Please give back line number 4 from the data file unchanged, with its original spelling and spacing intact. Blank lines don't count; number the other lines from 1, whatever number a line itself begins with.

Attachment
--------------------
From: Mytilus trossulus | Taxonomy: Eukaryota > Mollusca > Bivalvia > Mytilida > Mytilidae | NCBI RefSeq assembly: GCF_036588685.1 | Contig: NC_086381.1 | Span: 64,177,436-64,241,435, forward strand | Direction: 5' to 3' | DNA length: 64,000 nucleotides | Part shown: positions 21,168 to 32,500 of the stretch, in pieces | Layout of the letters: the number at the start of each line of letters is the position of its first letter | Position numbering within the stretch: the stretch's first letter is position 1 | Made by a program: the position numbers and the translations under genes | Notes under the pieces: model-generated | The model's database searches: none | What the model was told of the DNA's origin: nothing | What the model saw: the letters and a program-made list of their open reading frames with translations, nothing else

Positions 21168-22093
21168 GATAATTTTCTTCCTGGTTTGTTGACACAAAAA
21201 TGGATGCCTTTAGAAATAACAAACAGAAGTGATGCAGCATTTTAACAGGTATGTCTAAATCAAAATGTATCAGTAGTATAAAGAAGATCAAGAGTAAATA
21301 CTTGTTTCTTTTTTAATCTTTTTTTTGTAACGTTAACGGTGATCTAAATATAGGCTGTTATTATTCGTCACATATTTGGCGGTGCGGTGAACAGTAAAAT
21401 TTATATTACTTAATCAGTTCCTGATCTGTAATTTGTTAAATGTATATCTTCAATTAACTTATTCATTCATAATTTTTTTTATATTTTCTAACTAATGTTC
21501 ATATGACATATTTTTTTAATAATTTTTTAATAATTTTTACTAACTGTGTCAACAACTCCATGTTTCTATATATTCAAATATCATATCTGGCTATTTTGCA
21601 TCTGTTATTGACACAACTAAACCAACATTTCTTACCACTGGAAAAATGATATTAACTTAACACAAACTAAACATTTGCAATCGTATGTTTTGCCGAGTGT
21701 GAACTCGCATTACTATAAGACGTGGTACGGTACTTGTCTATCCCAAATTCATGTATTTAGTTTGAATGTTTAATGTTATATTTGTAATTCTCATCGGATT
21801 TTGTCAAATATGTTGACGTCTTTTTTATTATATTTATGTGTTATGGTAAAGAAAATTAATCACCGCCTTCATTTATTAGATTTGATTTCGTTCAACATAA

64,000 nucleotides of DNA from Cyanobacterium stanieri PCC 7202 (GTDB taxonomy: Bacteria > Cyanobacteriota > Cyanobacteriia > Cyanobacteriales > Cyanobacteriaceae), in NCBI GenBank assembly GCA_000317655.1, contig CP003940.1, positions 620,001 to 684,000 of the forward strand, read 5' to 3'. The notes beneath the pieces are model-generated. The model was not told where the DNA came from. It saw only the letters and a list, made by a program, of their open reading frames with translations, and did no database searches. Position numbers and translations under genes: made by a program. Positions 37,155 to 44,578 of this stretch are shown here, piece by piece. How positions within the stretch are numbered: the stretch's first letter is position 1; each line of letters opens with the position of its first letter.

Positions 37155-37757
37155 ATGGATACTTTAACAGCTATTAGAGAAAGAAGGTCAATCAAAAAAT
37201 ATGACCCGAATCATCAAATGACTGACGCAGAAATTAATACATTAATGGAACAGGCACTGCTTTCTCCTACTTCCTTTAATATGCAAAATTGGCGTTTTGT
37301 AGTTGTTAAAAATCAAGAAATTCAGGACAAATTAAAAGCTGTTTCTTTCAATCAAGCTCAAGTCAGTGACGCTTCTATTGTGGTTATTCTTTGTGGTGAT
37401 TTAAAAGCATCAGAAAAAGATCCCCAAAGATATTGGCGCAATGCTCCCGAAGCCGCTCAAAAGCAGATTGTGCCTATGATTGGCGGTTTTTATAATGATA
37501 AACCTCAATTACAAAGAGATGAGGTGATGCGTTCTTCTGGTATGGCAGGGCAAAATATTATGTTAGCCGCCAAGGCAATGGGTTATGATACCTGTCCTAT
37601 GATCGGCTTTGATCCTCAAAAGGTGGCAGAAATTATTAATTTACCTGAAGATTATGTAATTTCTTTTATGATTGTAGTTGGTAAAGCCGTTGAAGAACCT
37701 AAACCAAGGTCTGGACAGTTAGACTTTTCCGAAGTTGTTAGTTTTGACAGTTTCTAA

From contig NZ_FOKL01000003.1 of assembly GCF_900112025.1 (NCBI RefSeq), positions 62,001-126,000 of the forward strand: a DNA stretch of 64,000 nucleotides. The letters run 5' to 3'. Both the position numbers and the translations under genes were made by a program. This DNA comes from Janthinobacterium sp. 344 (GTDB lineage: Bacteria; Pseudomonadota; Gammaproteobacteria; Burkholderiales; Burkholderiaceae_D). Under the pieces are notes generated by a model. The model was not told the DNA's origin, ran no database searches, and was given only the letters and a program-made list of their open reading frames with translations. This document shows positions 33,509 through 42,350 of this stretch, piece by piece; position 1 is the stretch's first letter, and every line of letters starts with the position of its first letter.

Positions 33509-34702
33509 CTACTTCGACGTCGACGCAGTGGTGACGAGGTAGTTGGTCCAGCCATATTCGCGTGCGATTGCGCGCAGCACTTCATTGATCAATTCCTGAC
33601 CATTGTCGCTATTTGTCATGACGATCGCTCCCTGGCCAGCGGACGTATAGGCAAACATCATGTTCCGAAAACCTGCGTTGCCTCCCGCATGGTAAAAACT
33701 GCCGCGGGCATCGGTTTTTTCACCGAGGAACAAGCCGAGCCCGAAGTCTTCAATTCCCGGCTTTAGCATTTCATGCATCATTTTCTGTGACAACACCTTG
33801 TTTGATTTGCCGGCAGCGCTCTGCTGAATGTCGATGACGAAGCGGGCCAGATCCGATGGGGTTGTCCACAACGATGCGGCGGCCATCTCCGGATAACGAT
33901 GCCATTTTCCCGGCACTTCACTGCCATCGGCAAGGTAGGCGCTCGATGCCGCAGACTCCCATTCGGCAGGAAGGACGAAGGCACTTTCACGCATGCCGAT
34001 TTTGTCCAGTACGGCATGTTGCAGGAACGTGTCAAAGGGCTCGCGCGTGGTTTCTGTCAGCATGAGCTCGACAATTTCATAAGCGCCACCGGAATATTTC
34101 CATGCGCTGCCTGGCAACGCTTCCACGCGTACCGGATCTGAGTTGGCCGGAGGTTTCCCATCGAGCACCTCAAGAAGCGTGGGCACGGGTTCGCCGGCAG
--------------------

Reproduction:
21201 TGGATGCCTTTAGAAATAACAAACAGAAGTGATGCAGCATTTTAACAGGTATGTCTAAATCAAAATGTATCAGTAGTATAAAGAAGATCAAGAGTAAATA